 Violent storms.

 Flooding in some areas.

 Intermittent power disruptions.

 Wet springs and dry summers.

 Ways to keep people cool during heat waves and safe from storms and flooding.

Particular attention must be paid to the largest cities, especially in areas where poor residents cannot afford air conditioning.

Is the Midwest a climate change refuge? Potentially yes, with Michigan and Wisconsin at the top of the list, but it depends on what steps they take now, and in the future, to adapt to a changing climate.


1. accessed 10/30/2022

2. accessed 10/30/2022

3. accessed 10/30/2022

4. NOAA National Centers for Environmental Information (NCEI) U.S. Billion-Dollar Weather and Climate Disasters (2022) https:// accessed 11/01/22

5. accessed 12/04/2022

6. mdhhs/Safety-and-Injury-Prevention/Environmental-Health/ Climate/Documents/Climate_effects_on_health_extreme_heat_ and_HRI.pdf?rev=12dc48b8e1a742c3a95da9822fe72f9e&hash=C9 31C8936CD6E35F01E844C564877660 accessed 11/15/2022

7. Urban Heat Islands can be thought of as city areas experiencing higher temperatures than its surrounding suburban and rural areas due to more human activities, higher populations, and vegetation areas being replaced by pavement and buildings.

8. accessed 11/30/2022

9. accessed 11/26/2022 and https://earthquaketrack. com/p/united-states/recent accessed 11/26/2022

10. accessed 12/01/2022

11. accessed 11/15/2022

An experienced engineer and educator, Janice K. Means, PE, LEED AP, FESD, FASHRAE , has consulted internationally for analyzing blasting effects to pipelines and energy sustainability and taught environmental and alternative energy courses at university level. She is Professor Emerita at Lawrence Technological University. A 2021 Engineering Society of Detroit Gold Awardee, she is also a member of the TechCentury Editorial Board and past recipient of the John G. Petty Image Award.


How Rapid Access to Information Affects Our Perceptions and Attitudes

Many in Michigan, America, and the world take rapid access to information for granted. Entire generations have never lived in a world without devices that deliver limitless information, images, and more, at their fingertips or at a voice command.

Surely, this is a good thing. Technology now delivers information that makes science, engineering, and every career field accessible to millions. It is no longer just a privileged few who have access to experts, sponsors, and technical libraries, or those gifted enough (Thomas Edison comes to mind) to blaze a path of their own into the theoretical or applied sciences.

Is there everything to like, and nothing not to like, about our immediate access to information and entertainment?

Consider that the immediacy of everything can blur historical context. Take water quality, for example. The press of daily information and advocacy voices highlighting immediate concerns can get in the way of long-term questions such as:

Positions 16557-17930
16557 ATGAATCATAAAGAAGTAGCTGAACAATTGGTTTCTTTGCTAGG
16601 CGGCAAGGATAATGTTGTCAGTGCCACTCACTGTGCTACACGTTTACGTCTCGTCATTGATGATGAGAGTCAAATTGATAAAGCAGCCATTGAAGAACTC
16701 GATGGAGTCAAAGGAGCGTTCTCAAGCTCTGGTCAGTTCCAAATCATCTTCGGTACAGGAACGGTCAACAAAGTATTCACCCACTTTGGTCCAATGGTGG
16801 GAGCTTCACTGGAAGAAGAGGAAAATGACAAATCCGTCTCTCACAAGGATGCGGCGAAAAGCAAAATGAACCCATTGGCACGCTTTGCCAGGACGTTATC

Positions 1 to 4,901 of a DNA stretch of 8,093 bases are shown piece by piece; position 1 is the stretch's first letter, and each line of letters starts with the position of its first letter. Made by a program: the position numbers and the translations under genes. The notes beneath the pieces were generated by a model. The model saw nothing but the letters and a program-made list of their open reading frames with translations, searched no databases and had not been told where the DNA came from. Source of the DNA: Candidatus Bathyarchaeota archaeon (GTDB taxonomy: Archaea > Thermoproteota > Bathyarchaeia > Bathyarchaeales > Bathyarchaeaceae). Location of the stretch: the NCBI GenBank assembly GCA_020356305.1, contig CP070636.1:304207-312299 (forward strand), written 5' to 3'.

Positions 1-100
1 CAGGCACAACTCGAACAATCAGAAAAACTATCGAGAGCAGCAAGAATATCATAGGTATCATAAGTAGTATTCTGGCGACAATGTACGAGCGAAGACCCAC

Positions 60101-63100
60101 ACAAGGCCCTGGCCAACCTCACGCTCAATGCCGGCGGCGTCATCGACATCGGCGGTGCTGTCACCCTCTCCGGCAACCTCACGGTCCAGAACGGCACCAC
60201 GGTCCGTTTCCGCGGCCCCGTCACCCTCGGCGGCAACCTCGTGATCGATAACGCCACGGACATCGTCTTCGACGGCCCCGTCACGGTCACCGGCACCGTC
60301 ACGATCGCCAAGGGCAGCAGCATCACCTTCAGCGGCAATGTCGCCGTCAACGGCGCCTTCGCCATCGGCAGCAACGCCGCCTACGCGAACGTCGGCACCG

 Have we made progress compared to 25/50/100 years ago?

 How serious are today’s water concerns in relation to those early in the twentieth century when many people were sickened or died from typhoid fever from drinking contaminated water?

 Are habitats in my own region (the Detroit River, for example) more, or less, robust than 25 or 50 years ago as measured by diversity of species and water quality data?

Historical context is important because it can identify trends, trajectory, progress, or lack thereof. However, we must work harder and dig deeper to understand historical context.

Rapidly communicated information can be of great benefit by alerting us to an emerging epidemic or an impending natural disaster, so governments, individuals, companies,

etc., can be as prepared as possible. Pollution events, too, such as spills or drinking water advisories can be communicated rapidly to the public and water customers.

However, the rapidity and social weight of today’s communications may also convince us that the consensus view of the scientific community at a particular moment in time is the last word on a subject, that contrarian views should be rejected, or even censored, even as the consensus of the moment has often been shown to be incomplete or incorrect. Before they were publicly recognized giants of science, Albert Einstein, Werner Heisenberg, Paul Dirac, and many others held contrarian views in their times.

Data, statistics, models, algorithms, and the like— unimaginable a few generations ago—are now widely available for reference, reflection, and action. We rely on such tools of science and applied science, and the benefits are incalculable.

However, identifying the limitations and boundaries of these models and statistics is often neglected, especially in the public arena. Thus, oversimplification, or even misinterpretation, can occur, as when it’s announced that a “toxic chemical” has been detected in a water supply. With today’s fantastically low detection levels (parts per trillion or parts per quadrillion), merely detecting a “toxic chemical” may or may not signify danger, a distinction too often lost in public communications. The amount, as well as other factors such as transmissibility, is important to identify before danger can be proclaimed.

Several generations ago, “near zero” meant one part per million. When I embarked on my career, we could detect 1 polluting (red) marble in a 10-foot long by 10-foot wide by 1-foot-high box filled with a million blue marbles. Today, we can detect 1 polluting (red) marble in that same 10-foot by 10-foot box filled with a trillion blue marbles—a box 200 miles (yes, miles!) high rather than 1-foot high. Finding 1,000 red marbles in that sky-high box represents far less pollution than finding 1 red marble in the small box.